Without really planning to, ~ A phrase indicating that the subject does s.t. without paying much attention or that when, where, to whom, etc. s.t. took place is unclear. Without really planning to, I spent all day playing computer games. 特に〜しようと思うのではなく
When 「〜と(も)なく／〜と(も)なしに」is attached to a question word (or question word and particle), it expresses uncertainty (about when, where, who, what). Alternatively, when used on either end of verbs expressing sensation, perception or speculation, as in「見るともなく見る／聞くともなく聞く」, it indicates that the action happens unintentionally or without conscious effort. This model can be said to be representative of Japanese phrases expressing involuntary/unconscious actions.
When a verb precedes ともなく that verb is usually repeated,however this is not always the case
ともなしに is equivalent to ともなく and the two can be used interchangeably.
Related toとなくbut となく is for only limited words such as どことなく、何となく、誰かれとなく、それとなく この文章はどことなく変だ。 This passage is strange somewhere (but I cannot tell where) 哲也のことが何となくきになる I'm concerned about Tetsuya somehow 由里はだれかれとなくよく人の面倒をみる。 Yuri gives a lot of help to anyone (without discriminating) それとなく飯田に聞いてみたらどう。 Why don't you ask Iida about it indirectly (lit. without making the intention obvious)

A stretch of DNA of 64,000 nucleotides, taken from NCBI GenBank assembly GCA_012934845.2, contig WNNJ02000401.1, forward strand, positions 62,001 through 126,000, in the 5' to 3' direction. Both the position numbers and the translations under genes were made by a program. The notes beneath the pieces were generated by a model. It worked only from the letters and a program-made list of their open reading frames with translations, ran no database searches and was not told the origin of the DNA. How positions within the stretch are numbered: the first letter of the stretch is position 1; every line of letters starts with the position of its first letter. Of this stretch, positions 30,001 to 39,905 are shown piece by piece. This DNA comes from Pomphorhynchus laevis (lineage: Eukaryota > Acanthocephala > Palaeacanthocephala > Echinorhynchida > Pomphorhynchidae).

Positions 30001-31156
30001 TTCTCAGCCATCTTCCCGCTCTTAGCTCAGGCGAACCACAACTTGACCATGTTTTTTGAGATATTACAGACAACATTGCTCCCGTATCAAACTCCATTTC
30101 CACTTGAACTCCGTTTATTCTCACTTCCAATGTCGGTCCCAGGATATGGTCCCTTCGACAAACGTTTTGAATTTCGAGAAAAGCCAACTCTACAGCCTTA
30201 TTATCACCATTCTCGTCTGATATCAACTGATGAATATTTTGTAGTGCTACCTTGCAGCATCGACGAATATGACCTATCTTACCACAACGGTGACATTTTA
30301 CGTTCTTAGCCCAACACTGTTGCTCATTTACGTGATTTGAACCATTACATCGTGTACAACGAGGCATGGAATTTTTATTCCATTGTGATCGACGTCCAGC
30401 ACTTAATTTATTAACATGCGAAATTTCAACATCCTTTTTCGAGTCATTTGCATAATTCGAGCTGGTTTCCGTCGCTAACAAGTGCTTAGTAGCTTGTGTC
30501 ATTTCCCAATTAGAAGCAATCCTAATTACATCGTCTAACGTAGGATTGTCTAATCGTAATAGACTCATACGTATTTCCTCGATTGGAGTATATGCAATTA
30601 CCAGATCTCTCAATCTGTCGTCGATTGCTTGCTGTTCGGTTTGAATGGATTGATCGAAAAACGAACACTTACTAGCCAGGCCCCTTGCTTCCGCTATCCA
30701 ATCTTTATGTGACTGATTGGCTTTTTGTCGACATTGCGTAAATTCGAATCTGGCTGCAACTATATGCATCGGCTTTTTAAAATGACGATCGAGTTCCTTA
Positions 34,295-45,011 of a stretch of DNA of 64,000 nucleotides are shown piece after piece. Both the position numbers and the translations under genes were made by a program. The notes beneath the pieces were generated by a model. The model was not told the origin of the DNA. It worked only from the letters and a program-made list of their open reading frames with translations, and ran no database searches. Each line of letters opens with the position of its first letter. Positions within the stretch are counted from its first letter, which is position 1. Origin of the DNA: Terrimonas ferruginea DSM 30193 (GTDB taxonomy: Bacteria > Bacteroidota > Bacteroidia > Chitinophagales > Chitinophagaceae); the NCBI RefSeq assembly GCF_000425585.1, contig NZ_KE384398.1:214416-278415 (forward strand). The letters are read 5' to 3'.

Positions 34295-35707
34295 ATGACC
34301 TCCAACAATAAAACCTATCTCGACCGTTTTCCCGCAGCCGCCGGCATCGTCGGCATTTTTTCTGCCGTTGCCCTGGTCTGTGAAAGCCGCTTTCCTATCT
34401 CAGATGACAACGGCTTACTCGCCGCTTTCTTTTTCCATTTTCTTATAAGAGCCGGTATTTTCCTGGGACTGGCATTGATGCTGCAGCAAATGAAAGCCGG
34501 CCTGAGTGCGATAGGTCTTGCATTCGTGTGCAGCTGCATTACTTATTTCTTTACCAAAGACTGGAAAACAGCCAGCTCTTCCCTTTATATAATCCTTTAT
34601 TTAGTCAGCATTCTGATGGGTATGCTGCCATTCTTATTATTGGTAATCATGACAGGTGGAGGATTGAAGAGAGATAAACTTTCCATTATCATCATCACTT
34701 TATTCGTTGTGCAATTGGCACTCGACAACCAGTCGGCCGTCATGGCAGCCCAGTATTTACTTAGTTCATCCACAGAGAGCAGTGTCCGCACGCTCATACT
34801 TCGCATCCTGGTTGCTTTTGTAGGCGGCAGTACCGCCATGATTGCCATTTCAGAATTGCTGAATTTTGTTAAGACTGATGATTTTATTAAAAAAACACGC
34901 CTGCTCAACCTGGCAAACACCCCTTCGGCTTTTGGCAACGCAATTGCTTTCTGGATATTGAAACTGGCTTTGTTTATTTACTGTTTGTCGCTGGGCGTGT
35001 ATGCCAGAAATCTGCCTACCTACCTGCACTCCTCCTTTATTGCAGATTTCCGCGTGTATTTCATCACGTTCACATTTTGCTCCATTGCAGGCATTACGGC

isn't #8008 something more like, "directed at no one in particular, he started railing about volunteer work to help the earthquake victims."? ...or am i missing something?
I think example #5181 is different grammar. 待つこと、もなく、〜
Correct! ex #5181 does not belong here.
#5986 could be translated as: I just happened to glance outside, when suddenly a large crow flew towards me.
見るともなくぼんやり外を見ていたら can be translated as "I was looking outside absent-mindedly without really seeing anything....."